It emerged this week that the mighty Rupert Murdoch has been out treading the pavements, leaving his News Corp command post in New York earlier this year to walk into a newsagent in West London and question the owner about her distribution concerns.
Back in July, when News Corp's British operation took over the delivery of its papers from its former distributors, the self-described ‘billionaire tyrant' wandered in to Jads newsagents in Turnham Green to ask owner Daxa Solanki about sales, deliveries and any major problems she was having. It's unknown whether he took a punt on a scratch card while he was there.
For the record Mrs Solanki had few complaints, although she did point out that News International's deliveries weren't as efficient as the previous wholesaler's services. It's a bold statement to make to the mogul, albeit far easier when you have absolutely no idea who you're talking to.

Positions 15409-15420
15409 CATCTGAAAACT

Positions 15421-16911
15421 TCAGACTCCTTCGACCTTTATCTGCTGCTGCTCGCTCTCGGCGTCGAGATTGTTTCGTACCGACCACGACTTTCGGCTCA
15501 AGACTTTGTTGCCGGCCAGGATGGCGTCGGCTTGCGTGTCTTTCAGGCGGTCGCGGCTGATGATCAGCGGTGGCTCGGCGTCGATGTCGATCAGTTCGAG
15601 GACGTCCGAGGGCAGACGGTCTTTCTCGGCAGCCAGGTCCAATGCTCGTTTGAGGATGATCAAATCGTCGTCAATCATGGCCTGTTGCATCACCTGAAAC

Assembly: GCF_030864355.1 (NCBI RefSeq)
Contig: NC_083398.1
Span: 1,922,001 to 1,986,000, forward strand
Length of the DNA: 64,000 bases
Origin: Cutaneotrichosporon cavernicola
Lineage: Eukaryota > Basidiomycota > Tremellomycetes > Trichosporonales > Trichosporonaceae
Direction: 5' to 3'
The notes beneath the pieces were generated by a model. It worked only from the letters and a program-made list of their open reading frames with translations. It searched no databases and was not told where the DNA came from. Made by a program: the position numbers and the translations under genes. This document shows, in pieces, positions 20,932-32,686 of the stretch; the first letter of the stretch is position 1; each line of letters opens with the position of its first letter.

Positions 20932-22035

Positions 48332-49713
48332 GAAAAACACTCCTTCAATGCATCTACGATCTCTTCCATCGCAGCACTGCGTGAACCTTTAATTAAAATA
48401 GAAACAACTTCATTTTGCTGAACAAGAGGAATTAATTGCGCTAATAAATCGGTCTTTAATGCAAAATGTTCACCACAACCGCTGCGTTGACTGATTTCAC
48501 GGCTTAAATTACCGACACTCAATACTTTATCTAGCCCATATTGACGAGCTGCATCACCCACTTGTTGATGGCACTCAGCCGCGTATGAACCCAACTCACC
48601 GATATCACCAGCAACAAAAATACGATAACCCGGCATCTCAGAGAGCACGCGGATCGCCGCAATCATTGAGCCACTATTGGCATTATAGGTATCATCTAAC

Some may see such a personal appearance by a man of Murdoch's stature as a sign of the grave state of the newspaper industry: after all, if the Dirty Digger is getting down amongst it then things must really be awry. You'll know it's really time to panic when he gets on his Grifter and starts chucking his papers at people's doorsteps himself.
But according to News International, it was all far less dramatic. Murdoch simply wanted to see for himself what life was like for newsagents and to understand their problems. Indeed, it's an attitude that other managers would do well to heed. At times like these, there are countless benefits to going out there yourself to get to know exactly what's happening on the ground.
If the world's most influential newspaper owner starts personally quizzing his distributors, it's a sure sign it's time to start leading from the front. Especially if you get to pick up a Lottery ticket, a Double Decker and a copy of MT at the same time.
In today's bulletin